** 2Fast2Furious -- Vin Diesel took a powder, leaving Paul Walker to carry this sequel. Still a cop among speedsters, Walker's Brian O'Conner and a partner go to work for an "import-export" sleaze, all the while setting him up for a fall. But really, who cares about plot when there's about a million-dollar upgrade from the first film in terms of high octane races and spectacular crashes? Rated: PG-13
*** 28 Days Later -- When animal rights activists break into a research lab and release the wrong apes at the wrong time, the world is thrown into chaos. An experiment in rage results in a deadly virus that turns people into bloodthirsty maniacs, and the contagion rate is astonishing. A few survivors hook up to try to find other survivors. But they definitely look in the wrong place. This blackest of dark comedies from Danny Boyle (Trainspotting) is a combination end-of-the-world, zombie-road-trip movie. It looks low budget, but it's quite deliciously creepy and, at points, kinda disgusting. (ES) Rated R
Alex & amp; Emma -- This romantic comedy starring Kate Hudson as Emma and Luke Wilson as Alex might just have something going for it, thanks to Wilson's goofy charm and director and co-writer Rob Reiner's deft and usually very funny treatment of just about everything he touches. The story finds author Alex with a serious case of writer's block and an even more serious case of gambling debts. In order extricate himself from his loan shark's clutches, he has to finish a novel in just 30 days. Enter feisty and opinionated stenographer Emma who trumps Alex's stale ideas at every turn with her infinitely more inventive plot points. Life eventually begins to imitate art. And you can pretty much take it from there. Rated: PG-13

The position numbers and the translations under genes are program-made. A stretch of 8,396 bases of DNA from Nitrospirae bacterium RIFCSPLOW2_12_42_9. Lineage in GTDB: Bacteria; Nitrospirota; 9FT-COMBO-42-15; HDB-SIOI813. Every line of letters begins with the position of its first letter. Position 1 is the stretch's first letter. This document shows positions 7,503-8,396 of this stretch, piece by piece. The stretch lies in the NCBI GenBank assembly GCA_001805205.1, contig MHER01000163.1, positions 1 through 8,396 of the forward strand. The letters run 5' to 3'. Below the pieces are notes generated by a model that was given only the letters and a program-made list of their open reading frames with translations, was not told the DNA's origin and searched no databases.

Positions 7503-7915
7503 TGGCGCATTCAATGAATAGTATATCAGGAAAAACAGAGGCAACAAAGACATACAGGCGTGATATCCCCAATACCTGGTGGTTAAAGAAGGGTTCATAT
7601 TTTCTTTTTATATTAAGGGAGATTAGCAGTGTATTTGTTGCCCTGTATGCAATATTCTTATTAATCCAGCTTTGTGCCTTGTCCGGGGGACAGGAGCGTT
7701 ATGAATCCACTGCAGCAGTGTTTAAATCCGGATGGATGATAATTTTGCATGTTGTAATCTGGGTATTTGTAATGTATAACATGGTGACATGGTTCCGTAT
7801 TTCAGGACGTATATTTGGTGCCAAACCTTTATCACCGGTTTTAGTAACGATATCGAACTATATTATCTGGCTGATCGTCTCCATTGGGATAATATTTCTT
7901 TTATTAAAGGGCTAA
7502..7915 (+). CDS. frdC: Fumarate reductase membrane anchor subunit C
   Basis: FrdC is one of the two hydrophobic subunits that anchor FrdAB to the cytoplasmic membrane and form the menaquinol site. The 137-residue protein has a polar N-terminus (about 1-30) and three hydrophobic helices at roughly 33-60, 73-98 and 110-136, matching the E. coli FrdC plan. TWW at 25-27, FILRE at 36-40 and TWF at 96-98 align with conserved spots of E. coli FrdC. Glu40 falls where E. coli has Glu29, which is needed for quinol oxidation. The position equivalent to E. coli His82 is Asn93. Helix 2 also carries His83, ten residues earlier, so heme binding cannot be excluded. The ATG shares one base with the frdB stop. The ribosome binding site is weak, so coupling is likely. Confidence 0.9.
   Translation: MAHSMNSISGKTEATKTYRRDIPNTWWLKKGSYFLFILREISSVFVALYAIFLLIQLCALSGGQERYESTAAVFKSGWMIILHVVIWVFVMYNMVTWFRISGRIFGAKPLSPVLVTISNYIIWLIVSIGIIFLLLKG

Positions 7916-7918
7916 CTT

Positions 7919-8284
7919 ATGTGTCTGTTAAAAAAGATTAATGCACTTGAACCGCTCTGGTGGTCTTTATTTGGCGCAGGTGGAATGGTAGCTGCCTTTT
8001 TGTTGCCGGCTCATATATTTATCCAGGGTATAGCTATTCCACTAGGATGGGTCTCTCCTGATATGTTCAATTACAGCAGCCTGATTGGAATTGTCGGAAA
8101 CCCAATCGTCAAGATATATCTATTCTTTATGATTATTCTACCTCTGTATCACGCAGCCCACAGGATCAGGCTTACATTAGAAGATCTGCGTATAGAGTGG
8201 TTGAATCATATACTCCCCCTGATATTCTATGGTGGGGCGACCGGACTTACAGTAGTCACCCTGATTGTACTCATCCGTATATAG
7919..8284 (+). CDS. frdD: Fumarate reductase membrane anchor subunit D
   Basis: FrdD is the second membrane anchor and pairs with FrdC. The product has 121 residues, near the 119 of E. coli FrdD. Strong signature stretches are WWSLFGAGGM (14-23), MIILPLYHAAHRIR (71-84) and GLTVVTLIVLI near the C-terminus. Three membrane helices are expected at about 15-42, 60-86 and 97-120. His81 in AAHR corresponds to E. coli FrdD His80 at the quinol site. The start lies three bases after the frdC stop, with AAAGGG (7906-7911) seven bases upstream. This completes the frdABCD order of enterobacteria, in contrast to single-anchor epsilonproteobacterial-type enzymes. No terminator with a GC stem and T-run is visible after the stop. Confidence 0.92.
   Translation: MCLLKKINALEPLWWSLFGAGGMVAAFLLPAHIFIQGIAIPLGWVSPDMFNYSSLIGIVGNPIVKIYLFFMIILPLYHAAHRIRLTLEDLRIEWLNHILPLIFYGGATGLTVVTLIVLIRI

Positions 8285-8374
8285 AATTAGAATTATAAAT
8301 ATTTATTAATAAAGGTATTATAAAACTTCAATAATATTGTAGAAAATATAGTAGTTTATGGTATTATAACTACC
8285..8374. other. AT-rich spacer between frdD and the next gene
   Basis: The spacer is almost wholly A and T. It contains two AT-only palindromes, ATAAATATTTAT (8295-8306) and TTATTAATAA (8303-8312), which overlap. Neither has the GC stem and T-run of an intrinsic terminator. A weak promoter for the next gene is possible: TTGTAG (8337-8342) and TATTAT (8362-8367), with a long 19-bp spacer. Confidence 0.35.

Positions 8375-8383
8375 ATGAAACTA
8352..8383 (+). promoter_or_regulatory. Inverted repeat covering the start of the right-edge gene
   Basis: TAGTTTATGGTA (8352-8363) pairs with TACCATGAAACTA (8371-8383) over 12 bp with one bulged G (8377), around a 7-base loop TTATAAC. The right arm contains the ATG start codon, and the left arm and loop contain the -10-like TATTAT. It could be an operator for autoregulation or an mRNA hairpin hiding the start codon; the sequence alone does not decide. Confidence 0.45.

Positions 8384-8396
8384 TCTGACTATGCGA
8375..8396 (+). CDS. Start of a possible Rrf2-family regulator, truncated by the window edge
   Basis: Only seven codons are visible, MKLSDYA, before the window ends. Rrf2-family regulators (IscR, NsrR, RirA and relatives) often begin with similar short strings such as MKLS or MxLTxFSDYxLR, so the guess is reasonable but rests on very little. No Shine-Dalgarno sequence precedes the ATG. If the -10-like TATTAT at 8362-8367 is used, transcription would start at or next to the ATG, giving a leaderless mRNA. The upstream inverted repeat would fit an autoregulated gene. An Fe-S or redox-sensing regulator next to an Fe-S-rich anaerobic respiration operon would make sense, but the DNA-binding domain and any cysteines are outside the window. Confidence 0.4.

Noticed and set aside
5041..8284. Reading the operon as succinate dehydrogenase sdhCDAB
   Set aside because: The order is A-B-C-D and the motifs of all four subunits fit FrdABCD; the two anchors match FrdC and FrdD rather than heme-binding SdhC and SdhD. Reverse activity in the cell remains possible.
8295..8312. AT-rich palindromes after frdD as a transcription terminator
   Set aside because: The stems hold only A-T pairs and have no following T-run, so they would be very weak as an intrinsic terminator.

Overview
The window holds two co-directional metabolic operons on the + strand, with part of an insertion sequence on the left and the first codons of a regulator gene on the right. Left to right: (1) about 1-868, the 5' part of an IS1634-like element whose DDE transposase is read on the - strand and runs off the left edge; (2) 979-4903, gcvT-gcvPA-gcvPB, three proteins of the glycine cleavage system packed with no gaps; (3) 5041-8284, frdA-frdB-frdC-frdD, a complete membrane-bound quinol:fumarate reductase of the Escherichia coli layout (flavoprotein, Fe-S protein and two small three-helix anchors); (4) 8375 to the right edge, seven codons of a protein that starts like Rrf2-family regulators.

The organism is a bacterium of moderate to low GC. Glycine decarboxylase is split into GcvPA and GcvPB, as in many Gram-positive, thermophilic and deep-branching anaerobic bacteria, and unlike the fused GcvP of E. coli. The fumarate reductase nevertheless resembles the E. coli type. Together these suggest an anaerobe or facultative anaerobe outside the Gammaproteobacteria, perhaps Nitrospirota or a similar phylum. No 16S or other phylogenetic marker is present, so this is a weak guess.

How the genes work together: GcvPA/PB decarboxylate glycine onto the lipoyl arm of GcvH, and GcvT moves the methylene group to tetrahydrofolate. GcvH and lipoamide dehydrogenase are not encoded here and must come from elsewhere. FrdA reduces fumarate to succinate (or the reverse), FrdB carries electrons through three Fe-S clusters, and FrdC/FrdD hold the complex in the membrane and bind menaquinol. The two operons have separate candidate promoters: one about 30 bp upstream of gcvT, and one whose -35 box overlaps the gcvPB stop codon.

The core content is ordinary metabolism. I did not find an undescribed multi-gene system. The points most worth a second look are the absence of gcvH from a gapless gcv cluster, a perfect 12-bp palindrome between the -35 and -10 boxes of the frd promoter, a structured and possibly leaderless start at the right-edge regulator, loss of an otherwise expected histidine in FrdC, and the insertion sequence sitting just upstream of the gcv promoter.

Bruce Almighty -- He's got the power, as the music in that trailer has been pounding into our heads for weeks now tells us. Jim Carrey, in full-on Ace Ventura mode, plays a perpetually dissatisfied newspaper reporter whose bitching and moaning attracts the attention of God (Morgan Freeman). Rather than smite the hapless mortal, or visiting a well-deserved plague of locusts upon him, God decides instead to give him the chance to see how he likes being God for a day. Turns out Jim would like it just fine, thanks. Rated: PG-13
Charlie's Angels: Full Throttle -- The girls (Drew Barrymore, Cameron Diaz and Lucy Liu) are back, and this time they're battling "fallen" angel Demi Moore. That is, when they're not also motocrossing, surfing, lap dancing, hurtling off the sides of Hoover Dam or clinging precariously to speeding cars. Bernie Mac replaces Bill Murray as Bosley's brother; John Cleese shows up as Lucy Liu's dad. If that's not silly enough for you, look for cameos by Bruce Willis, Jaclyn Smith and even those ubiquitous Olsen twins. Rated: PG-13
Coral Reef Adventure -- Think of it as a way to explore all 1,300 miles of Australia's Great Barrier Reef, but without the danger of those pesky shark attacks. With a strong conservation message throughout, viewers get the sense of swimming along with some of the world's top self-described "fish nerds" in search of new species. Not rated